If At First You Don’t Succeed, Keep On Planting

I wish I had a nickle for every plant I’ve ever killed, or every gardening mistake I’ve made. Just when my ego convinces me I’ve got everything figured out, the garden reminds me that I don’t, usually humbling me in the process.But I don’t dwell on my failures, and I don’t always share them here unless there’s a lesson to be learned. Here are a few recent blunders I will share, in the hopes that others might avoid them.

For instance, last year it was the carrot disaster(s). I got all of about one pound of them, according to my records. That is not a very good return for 4 packets of seed! For the spring crop, I made the mistake of covering the seeds with some sifted homemade compost I had on hand. Big mistake! Carrot seeds take a fairly long time to germinate, generally 1-3 weeks. But the weeds in the compost were up in record time, smothering the little emerging carrot seedlings. I tried weeding, but it proved nearly impossible to tell the good guys from the bad. By the time this fiasco played out, I decided it was too late to plant a spring crop. So much for summer carrots!

I tried them again last fall. This time I worked compost into the bed early, and covered the seed with some Pro-mix BX, which is a peat-based potting mix with no weed seeds. But for some reason I decided to add some radish seeds along with the carrots to help mark the row. That was a trick I remembered from Jim Crockett, my first gardening guru and the original host of the long running PBS Victory Garden series.

China Rose radishes are huge (click on any image to enlarge)

I used China Rose radish, and I sowed the seed way too heavily. According to my well-worn 1977 copy of Crockett’s Victory Garden (a companion book to the TV series) Crockett liked to sow “a few radish seeds in the furrow” along with the carrot seeds. Oops – too bad I didn’t check out the book first! That word “few” is the key to his strategy. I’ll bet he used a petite little radish too, something like Cherry Belle. My giant radishes wound up crowding out the carrot seedlings. On the plus side, I got a great harvest of China Rose radishes! But not many carrots. 2011 wound up being truly A Year Without Carrots (cue the violins).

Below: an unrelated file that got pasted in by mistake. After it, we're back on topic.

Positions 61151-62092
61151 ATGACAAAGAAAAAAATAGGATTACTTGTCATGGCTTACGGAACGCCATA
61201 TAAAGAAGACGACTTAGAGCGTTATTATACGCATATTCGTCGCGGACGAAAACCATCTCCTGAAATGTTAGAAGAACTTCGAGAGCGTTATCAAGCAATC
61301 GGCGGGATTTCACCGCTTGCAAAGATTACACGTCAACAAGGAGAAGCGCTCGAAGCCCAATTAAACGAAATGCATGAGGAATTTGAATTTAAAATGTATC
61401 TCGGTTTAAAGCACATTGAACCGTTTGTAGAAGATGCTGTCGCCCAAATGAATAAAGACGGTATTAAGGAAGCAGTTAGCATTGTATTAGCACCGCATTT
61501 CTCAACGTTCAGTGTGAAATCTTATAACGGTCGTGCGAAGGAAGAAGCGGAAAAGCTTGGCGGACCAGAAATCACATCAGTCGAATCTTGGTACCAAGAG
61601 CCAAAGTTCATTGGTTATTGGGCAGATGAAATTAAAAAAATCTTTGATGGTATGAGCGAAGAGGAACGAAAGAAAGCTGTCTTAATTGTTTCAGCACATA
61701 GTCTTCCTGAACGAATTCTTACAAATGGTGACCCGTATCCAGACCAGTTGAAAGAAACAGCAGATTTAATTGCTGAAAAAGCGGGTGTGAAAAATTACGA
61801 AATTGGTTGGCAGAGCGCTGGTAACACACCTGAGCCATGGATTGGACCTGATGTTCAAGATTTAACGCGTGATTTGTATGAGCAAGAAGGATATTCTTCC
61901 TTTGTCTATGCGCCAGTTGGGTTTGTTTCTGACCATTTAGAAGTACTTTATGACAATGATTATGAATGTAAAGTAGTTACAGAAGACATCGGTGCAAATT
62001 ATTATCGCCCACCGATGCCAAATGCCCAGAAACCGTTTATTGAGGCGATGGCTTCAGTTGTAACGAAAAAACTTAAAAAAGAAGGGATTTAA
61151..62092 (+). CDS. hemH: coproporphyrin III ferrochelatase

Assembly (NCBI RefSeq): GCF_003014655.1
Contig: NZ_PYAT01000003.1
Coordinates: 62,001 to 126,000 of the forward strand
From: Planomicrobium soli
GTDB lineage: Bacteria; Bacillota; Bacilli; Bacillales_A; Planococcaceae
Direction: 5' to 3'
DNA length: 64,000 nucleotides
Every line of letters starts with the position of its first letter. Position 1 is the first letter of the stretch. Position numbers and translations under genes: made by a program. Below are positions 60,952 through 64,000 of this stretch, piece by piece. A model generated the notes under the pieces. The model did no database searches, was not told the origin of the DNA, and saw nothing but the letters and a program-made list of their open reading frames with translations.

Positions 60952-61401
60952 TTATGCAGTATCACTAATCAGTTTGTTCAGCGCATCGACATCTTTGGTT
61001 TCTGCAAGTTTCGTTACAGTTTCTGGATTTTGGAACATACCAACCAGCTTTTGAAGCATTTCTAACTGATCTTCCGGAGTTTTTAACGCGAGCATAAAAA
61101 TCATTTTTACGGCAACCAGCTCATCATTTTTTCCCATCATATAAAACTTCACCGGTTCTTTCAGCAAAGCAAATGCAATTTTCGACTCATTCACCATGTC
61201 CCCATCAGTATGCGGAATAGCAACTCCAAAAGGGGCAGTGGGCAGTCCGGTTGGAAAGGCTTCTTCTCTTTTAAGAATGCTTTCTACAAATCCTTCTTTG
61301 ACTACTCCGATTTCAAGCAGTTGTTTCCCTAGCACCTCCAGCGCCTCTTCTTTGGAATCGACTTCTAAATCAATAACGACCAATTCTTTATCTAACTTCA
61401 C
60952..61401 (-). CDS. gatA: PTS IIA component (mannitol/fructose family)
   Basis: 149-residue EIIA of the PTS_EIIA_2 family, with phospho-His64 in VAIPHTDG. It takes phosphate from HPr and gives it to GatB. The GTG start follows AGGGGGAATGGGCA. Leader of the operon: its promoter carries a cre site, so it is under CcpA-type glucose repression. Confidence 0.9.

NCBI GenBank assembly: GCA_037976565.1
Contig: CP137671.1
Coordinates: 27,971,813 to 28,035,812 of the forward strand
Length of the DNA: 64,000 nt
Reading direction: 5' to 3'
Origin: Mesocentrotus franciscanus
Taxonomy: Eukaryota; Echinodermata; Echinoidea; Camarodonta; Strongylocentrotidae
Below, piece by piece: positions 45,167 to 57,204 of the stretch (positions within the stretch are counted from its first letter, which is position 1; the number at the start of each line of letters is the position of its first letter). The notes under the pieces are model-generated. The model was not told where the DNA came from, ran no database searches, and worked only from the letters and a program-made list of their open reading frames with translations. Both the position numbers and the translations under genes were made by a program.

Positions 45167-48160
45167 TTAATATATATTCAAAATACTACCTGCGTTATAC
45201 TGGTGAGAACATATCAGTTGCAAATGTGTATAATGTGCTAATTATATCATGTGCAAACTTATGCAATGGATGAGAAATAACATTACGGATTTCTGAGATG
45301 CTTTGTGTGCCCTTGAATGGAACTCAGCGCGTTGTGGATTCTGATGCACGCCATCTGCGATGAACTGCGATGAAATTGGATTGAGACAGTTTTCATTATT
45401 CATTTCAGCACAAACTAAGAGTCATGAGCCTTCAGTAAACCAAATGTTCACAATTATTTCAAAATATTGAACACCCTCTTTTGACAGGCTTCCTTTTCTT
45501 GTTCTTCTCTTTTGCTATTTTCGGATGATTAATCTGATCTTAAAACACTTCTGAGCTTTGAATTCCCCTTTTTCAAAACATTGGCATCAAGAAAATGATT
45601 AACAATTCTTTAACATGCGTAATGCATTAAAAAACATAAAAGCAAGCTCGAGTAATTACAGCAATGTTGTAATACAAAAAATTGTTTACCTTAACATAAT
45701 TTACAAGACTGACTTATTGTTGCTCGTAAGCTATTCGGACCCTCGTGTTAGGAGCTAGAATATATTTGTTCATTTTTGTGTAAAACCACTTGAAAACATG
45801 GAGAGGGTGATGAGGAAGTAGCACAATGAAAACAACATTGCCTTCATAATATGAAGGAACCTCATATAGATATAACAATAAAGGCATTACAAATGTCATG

Mokum and Yaya carrots (spring 2012)

This year I got it right on the carrots, at least for the spring crop. It took some reseeding and persistence to get a good stand of carrots. And it took a lot of watering to keep them going. But we wound up with 10 pounds of lovely tasting homegrown organic carrots, all from a fairly small amount of space. And I’ve got a pretty good stand of seedlings coming up for a fall crop. I used the Pro-mix again to cover the seeds, and I have kept the radishes far, far away in another bed.

fall 2012 carrots are coming up nicely and weed free so far

However, this year it was the onions that humbled me. They’re never one of my best crops, but usually not my worst one either. Until 2012, that is! My overwintered Walla Walla onions didn’t do squat, and the spring planted Redwing and Candy varieties weren’t much better. I guess the early heat and drought were just too much for them. I thought I was keeping them watered, but obviously not enough to their liking.

Red Torpedo Tropea onion

Fortunately I also planted some Red Torpedo Tropea (aka Lunga di Firenze) slips this spring, and they made some lovely onions. Perhaps they liked our Mediteranean weather conditions more than the other varieties. Redwing has done well here in the past, and Candy made some big sweet-tasting onions last year at the Impact Community garden. Oh well, hope springs eternal in this gardener, so I guess I’ll try again next spring. Hmm, I wonder if Alexander Pope ever tried to grow onions?

The cucumbers have also humbled me this year. How hard can it be to grow them, right? Last year I hauled in over 50 pounds of cukes! We had pickles galore, and I still had plenty to donate to the kitchen where I volunteer. But this year is another story. It was way too hot for the greenhouse cucumbers this spring, and the deer have kept eating the vines I planted in the unprotected kitchen garden area. So far we have only gotten about 3 pounds of them. The vines are trying to recover from the deer, but it’s doubtful they will produce much of anything. I waited too long to replant outside, though there’s still time to try a couple of vines in the greenhouse. Maybe we’ll have cucumbers for Thanksgiving! Or maybe not.

deer are loving the cucumber vines

I have no idea what the garden will throw at me next year, but you can bet it will be something. And it will probably leave my shaking my head, questioning my sanity AND my gardening ability. Please feel free to share any of your humbling garden experiences in the comments here. And trust me, this is one place when misery really does love company!

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